I’ve gotta make sure I don’t start being an evangelical about all of this, but when I think about priorities and what matters in my life? All I need is a hard drive for music and a phone to play an occasional game on that takes pictures. Everything else is covered in other ways, under my control and not a software company’s, and that’s the way I think I’d like it to stay going forward. The future, at least for me, is no longer praying at this corporate altar.

Audacity of Huge


This morning I was reminded of how Twitter, like it or not, is just as manipulative as all other forms of social media. That’s not the fault of the platform, has very little if anything to do with the people who use it. What the above graphic reminds me is that how we as individuals perceive ourselves is often radically different to the view others hold. This ‘meme’ above doing the rounds right now is a case in point: you know how much I like a decent .GIF, but I’d NEVER ask other people to use one to describe me.

That’s because I understand that if I did, there’s the chance someone’s going to tell me the truth.


The main reason why ‘abuse’ is categorised as such by people is the level of hurt it is able to inflict. If you’re Twitter, for instance, for every 1000 ‘shut up and fuck off’ account abuse reports received there’s probably one that will be considered as a credible threat. The difference between casual abuse and a potential court case will also depend on the type of person being threatened, and I suspect it will take a high profile Twitter stalking (plus fatality) of a ‘normal’ person for that to change, if it does at all. The issue is simple: what you will class as an insult someone else might regard as funny. If you’re stalked obsessively for months, only then is it likely anyone might care. However, if you want it to stop? Evidence will have to stand up in court, and that could take years.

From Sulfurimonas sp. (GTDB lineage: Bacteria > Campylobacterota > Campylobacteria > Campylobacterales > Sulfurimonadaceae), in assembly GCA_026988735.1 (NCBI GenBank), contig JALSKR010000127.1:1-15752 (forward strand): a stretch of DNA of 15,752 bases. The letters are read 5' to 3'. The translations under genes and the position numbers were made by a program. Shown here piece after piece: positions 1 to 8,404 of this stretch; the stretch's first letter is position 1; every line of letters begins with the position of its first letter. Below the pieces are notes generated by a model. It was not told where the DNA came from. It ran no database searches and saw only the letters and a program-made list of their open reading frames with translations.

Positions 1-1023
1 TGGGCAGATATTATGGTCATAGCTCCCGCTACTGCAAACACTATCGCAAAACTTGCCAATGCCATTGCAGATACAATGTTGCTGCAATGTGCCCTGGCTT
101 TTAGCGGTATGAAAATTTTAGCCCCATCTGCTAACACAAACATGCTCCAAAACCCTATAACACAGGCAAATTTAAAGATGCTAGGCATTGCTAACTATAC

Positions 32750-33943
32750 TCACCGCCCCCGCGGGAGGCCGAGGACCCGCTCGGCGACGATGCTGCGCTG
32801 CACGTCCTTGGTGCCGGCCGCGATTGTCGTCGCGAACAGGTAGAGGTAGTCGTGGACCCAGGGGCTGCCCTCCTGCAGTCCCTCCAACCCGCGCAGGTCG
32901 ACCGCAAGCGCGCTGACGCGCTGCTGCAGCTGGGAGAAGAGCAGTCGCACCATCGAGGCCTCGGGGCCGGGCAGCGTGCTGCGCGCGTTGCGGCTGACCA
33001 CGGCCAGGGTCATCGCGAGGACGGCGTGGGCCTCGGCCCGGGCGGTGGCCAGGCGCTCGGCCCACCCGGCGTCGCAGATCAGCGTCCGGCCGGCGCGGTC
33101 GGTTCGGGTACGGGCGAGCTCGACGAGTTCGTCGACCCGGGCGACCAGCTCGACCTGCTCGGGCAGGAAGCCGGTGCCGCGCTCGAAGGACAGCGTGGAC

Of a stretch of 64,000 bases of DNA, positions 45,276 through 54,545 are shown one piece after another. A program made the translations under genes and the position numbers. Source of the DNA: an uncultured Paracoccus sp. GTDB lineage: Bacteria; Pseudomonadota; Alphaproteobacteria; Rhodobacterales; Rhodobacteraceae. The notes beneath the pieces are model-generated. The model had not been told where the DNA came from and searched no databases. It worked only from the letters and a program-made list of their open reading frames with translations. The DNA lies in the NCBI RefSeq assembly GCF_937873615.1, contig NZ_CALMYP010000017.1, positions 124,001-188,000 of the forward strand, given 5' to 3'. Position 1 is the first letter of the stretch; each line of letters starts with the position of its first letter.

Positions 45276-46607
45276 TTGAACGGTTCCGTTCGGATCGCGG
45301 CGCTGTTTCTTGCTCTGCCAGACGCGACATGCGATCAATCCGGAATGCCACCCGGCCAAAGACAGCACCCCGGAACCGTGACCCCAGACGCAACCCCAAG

What has all this got to do with a harmless meme, I hear you ask? It is potentially more damaging when someone you trust posts something you don’t understand, or more significantly doesn’t post anything at all to a participative event like the Meme Game. You hope someone will, and then if that response is not what you’d hoped or wanted then BOOM it all goes Pete Tong in short order. I realised quite quickly as this meme gained traction that I couldn’t get away with just posting the .GIFs I wanted without explaining them to people who I know, after extended periods of interaction, don’t think the same way I do. I’m very big on .GIF use, but also like the moral ambiguity an image can bring, subtlety involved in being able to ‘read’ the visual in different ways. As soon as I realised the images I wanted to use could end up being considered as less than flattering?